Hate crime continues to rise in the UK and it is a particular problem on public transport. National Hate Crime Awareness Week began on 13th October and many people in Newcastle got involved to stamp out racism on the buses and Metro. Representatives from Newcastle University, Churches, Mosques, schools, and the Women’s Centre congregated at Monument Metro station as part of the Reclaim the Metro campaign. Speeches were made discussing the issues of racial hatred in the north east, before all who were gathered travelled to Whitley Bay on the Metro. This was in response to verbal and physical hate crimes often carried out against Muslims, on Newcastle transport routes.
Muslim women seem to suffer the worst abuse. Taj, one of the event organisers, said that she was a triple whammy, being female, a Muslim and having brown skin. Public transport, if not policed effectively can be a dangerous place for women, who may feel vulnerable travelling alone at night. According to the BBC, hate crime has risen by 40% over the last year. Furthermore, most hate crime is religiously motivated, and directed at Muslims. Many transport operators have adopted a hate crime charter, which will provide victims with more protection. Bus drivers have previously been unsure of how to act when hate crime has taken place, however, the charter will provide them with much clearer guidance in these situations. The Nexus website states that ‘our charter sets out a series of commitments we are making to help the police, local communities and victims. This includes training and awareness raising for staff, the use of assets such as CCTV and social media to fight hate crime, and taking steps to encourage people who witness incidents or become victims to come forward and report them.’
Huw Lewis, customer services director at Nexus, said: ‘Public transport is there for everyone, it plays a big role in bringing communities together and no-one should be put off making journeys.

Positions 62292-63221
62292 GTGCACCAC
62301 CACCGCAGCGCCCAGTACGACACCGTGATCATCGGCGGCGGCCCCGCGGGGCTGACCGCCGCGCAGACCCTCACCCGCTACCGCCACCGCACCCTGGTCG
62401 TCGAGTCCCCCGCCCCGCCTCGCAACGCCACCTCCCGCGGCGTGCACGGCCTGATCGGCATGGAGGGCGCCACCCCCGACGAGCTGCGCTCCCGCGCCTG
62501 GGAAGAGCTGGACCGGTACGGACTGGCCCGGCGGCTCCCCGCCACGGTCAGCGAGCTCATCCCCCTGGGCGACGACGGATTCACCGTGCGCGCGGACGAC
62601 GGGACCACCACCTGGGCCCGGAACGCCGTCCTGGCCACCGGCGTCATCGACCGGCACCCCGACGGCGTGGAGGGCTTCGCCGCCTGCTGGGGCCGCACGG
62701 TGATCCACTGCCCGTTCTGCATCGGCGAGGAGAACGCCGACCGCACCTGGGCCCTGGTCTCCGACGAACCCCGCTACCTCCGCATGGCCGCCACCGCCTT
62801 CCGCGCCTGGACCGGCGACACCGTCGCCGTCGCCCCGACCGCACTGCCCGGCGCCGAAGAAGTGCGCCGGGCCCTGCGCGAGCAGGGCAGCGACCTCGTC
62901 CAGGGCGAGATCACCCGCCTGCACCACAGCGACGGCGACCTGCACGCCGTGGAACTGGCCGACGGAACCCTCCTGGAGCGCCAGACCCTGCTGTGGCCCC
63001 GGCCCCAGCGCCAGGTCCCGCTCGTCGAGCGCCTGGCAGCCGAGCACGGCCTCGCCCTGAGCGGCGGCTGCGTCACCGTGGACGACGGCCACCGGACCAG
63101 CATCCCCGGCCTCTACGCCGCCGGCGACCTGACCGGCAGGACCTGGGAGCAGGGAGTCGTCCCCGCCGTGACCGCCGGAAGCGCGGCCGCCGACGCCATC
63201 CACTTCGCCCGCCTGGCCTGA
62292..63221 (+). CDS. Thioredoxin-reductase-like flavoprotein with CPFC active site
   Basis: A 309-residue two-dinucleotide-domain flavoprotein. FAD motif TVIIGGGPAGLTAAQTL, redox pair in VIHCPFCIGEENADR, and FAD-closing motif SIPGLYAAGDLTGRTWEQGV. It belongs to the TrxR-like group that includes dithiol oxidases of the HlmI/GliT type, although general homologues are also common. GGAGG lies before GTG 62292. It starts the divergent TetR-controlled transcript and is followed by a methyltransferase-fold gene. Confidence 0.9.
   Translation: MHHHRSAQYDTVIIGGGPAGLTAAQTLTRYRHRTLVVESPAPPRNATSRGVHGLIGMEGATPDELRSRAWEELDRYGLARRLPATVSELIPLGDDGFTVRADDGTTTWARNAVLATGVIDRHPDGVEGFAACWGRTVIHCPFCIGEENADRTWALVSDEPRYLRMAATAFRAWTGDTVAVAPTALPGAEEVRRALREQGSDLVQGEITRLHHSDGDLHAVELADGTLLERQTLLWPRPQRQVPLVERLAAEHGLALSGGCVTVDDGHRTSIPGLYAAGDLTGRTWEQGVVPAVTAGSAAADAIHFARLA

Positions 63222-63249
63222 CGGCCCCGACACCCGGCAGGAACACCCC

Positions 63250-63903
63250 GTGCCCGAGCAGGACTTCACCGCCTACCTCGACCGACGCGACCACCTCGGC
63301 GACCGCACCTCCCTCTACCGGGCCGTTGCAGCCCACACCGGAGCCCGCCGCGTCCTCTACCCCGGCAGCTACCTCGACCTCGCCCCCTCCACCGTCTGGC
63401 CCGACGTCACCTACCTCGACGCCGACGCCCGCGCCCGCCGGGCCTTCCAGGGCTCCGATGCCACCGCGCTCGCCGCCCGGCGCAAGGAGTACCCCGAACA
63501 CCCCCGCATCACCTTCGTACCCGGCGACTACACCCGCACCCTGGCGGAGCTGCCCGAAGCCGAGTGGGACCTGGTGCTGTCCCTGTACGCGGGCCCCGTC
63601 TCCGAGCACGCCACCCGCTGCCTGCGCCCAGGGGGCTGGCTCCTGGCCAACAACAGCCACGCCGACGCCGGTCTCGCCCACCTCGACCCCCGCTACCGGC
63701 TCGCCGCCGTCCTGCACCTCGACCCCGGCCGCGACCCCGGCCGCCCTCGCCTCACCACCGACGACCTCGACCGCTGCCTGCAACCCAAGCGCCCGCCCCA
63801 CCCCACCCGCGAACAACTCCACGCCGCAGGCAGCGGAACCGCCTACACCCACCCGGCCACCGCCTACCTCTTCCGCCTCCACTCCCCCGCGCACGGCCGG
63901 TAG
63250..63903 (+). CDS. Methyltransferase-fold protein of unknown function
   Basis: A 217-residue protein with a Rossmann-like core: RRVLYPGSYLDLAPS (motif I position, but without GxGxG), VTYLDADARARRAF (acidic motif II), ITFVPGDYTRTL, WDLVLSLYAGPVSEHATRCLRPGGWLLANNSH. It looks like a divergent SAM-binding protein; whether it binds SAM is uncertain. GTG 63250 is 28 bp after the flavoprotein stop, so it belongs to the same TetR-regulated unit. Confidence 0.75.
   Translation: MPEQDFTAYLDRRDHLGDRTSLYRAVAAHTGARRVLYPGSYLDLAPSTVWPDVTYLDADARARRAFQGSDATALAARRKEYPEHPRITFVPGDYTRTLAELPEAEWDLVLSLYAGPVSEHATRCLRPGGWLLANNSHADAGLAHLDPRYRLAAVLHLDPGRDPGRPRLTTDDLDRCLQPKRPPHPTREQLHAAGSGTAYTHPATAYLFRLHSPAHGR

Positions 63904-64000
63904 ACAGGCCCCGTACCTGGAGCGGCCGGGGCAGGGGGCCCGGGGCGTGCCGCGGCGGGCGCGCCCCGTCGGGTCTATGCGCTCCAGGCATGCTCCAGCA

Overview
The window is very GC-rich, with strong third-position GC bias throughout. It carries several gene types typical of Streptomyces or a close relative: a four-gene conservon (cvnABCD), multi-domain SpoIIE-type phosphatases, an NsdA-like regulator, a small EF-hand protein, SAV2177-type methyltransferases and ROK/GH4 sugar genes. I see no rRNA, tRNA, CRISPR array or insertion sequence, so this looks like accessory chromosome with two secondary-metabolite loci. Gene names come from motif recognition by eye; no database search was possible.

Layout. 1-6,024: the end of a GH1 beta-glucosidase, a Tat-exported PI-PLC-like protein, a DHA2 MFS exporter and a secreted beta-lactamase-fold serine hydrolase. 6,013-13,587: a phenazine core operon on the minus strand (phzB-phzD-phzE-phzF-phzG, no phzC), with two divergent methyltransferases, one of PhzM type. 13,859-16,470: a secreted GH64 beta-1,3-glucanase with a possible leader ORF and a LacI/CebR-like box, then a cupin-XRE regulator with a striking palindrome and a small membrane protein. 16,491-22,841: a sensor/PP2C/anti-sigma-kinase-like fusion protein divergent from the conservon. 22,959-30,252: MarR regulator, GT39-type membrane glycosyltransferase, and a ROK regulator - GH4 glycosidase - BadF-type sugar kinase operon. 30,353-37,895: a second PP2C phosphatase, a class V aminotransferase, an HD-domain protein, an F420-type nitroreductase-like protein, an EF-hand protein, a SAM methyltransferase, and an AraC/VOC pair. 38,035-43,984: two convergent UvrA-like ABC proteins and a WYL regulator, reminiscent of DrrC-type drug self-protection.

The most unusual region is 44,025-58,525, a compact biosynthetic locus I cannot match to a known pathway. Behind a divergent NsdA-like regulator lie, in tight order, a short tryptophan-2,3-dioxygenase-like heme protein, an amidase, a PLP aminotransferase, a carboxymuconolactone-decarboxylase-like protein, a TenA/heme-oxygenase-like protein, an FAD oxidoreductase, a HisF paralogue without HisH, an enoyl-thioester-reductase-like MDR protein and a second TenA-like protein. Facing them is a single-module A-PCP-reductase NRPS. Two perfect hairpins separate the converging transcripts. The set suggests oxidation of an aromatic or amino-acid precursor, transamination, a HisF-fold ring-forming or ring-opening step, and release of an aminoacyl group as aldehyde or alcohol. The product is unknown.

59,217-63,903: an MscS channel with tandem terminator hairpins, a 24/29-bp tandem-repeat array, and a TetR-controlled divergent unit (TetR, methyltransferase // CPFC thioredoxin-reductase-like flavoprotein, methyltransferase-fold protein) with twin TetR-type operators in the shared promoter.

While the number of reported hate crimes on Metro is low we know that some people don’t choose to report them. It’s vital that any form of discrimination based on race, religion, sexual orientation or disability is reported to the police so that it can be investigated. Metro serves some very diverse communities, and nobody should feel threatened or intimidated when they travel.’
Dr Helen Jarvis, from Newcastle University, who was also involved in the demonstration, said that, “On campus we have policies that protect students and staff from racist, sexist and religion-based hate crimes. Yet, in most public spaces there is no such protection.
“It is positive to see transport providers step up and share collective responsibility to challenge this behaviour and we thank them for working with us.”
The Courier spoke to Muslims who were running an Islam information stall on Northumberland Street. They were themselves protesting against extremism of all forms. Minhas Younas and Tauseef Ahmed told the Courier that they had not personally experienced hate crime in Newcastle and they felt that they had greater freedom to practise their religion than in other countries where they had lived.
The Courier has also spoken to Newcastle University members of the Islamic society at a charity sale for Islamic Relief. Some of the members reported that they had not experienced serious hate crime but that they had heard of instances of drunk people shouting abuse at Muslims in the street. Casual racism of this form is less likely to be reported but no less of an issue in society. One person said that he found Newcastle was more open and friendlier than Dublin, where he had previously lived.
However, a Muslim woman who wished to remain anonymous said that she had previously experienced harassment on the Metro, being told that she doesn’t belong here. She suggested that incidents like these happen more frequently on public transport because a diverse community uses it, and that it is a setting where people may be agitated or frustrated due to the crowded atmosphere, although this of course does not excuse racist behaviour. The woman also said that she felt that the situation for Muslims in Newcastle had improved in recent years and that more people are willing to stand up and say something if they witness racial abuse.
Events like Reclaim the Metro are evidence of a greater push-back against extremism in Newcastle. Yet this is part of an ongoing struggle. Over 4,000 hate crimes were reported in the North East over the last 12 months and almost 3,000 of these incidents were racially motivated. The Home Office has suggested that Brexit and terrorism have been factors in the sharp increase of reported incidents. A review of current hate crime laws, with recommendations on how to improve them is expected by the end of 2019. Home Secretary Sajid Javid stated, “Hate crime goes directly against the long-standing British values of unity, tolerance and mutual respect - and I am committed to stamping this sickening behaviour out.”
Groups like Citizens UK and members of the community around Newcastle have shown a determination to stand up to those who carry out hate crime, but with a continuing rise in incidents expected to continue, and groups like Britain First holding rallies in the city centre, it is clear that there is more to be done.